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Acne scar types

Acne Scarring

Introduction

Acne is a condition that is amenable to treatment at all stages of the disease. Remember that you know all your scars in intimate detail. You see them in the same mirror, with the same lighting at the same time of day. Other people do not see you the same way, and what may surprise you is that infact they often don't care about your scars. People connect by eye contact and facial shape, not the type of skin you have.

If your skin still has active disease then this should be first be brought under control. Treatment recommended would be topical Retin-A. The recommendation would be to start with the lower concentration of 0.025% every night, and then move to the 0.01% if it is tollerated. Daily use can produce flaking in the first six weeks, and be positive about the rosey glow! Once you get through this you will be down to softer healthier skin.

If the skin becomes sore, then Retin-A may need to be used on alternate nights until the skin becomes tollerant. This is likely to dry the greasy skin and improve the texture. This will result in fewer spots and also lighten some of the Post Inflammatory Hyperpigmentation. It is important that the gel is applied to all the involved skin and not just the active spots. A number of lesions will be "brewing" below the surface, and these have to be treated before the erruption occurs. Retin-A is targeted at skin health, not the spots. Better skin health means less spots!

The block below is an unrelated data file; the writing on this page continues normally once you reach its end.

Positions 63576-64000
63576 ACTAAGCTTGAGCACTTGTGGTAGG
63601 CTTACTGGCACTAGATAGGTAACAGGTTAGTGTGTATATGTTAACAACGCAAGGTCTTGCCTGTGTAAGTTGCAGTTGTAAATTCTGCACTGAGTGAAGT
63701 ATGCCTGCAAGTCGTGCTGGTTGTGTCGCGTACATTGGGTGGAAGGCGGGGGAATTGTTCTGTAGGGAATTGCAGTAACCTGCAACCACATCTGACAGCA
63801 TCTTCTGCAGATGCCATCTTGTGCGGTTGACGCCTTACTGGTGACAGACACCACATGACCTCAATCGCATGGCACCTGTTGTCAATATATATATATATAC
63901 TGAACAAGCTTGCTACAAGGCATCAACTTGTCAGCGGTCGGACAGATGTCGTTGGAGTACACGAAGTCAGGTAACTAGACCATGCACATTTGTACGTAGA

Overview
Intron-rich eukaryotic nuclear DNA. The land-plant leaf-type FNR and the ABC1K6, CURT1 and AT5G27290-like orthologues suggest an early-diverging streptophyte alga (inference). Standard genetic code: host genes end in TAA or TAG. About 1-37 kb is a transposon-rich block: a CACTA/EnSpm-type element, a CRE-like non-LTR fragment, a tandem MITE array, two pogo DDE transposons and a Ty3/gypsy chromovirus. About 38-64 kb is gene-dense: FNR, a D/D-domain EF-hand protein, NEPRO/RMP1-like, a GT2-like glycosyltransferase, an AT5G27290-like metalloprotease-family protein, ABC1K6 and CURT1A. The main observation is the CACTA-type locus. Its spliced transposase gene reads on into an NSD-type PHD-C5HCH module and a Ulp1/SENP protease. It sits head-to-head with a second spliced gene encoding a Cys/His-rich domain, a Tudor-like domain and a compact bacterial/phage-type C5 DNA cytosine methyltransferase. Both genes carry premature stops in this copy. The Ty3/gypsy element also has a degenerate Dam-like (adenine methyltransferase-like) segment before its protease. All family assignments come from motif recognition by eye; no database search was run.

Morning treatment with Benxyl Peroxide will help in the contol of bacteria on the skin and reduce the number of infections. This is often used in the form of DUAC, that also contains a topical antibiotic.

If this is insufficient to control the active disease then Lymecycline 408 mg can be added in as a once a day treatment, and I would consider starting this at the same time as the retin-A. This should be continued for at least six months. After that, you can consider stopping one of the treatments if they are of concern, and continue on monotherapy. If this settles the skin then you may be happy with the result. If not then we can offer CO2  laser resurfacing with an expectation of some improvemnt in the scarring.

Obagi Nu Derm

This system is prescription only cosmetic treatment in a simple twice a day formulation. For more information check the link or take a look at the video.

Smoking

There are 400 poisons, including cyanide in cigarette smoke that interfere with would healing. Smokers get more infections and worse scars. Any treatment for acne should include cessation of smoking.

Antibiotics

Slow release antibiotics are useful in the treatment of active acne. These can be taken long term and often have to be taken for over three months before any benefit can be seen. A commonly used preparation is Lymecycline 408mg taken once a day or Minocin MR taken once a day.

Topical Preparations

Isotrex Gel, Retin A, Tretinoin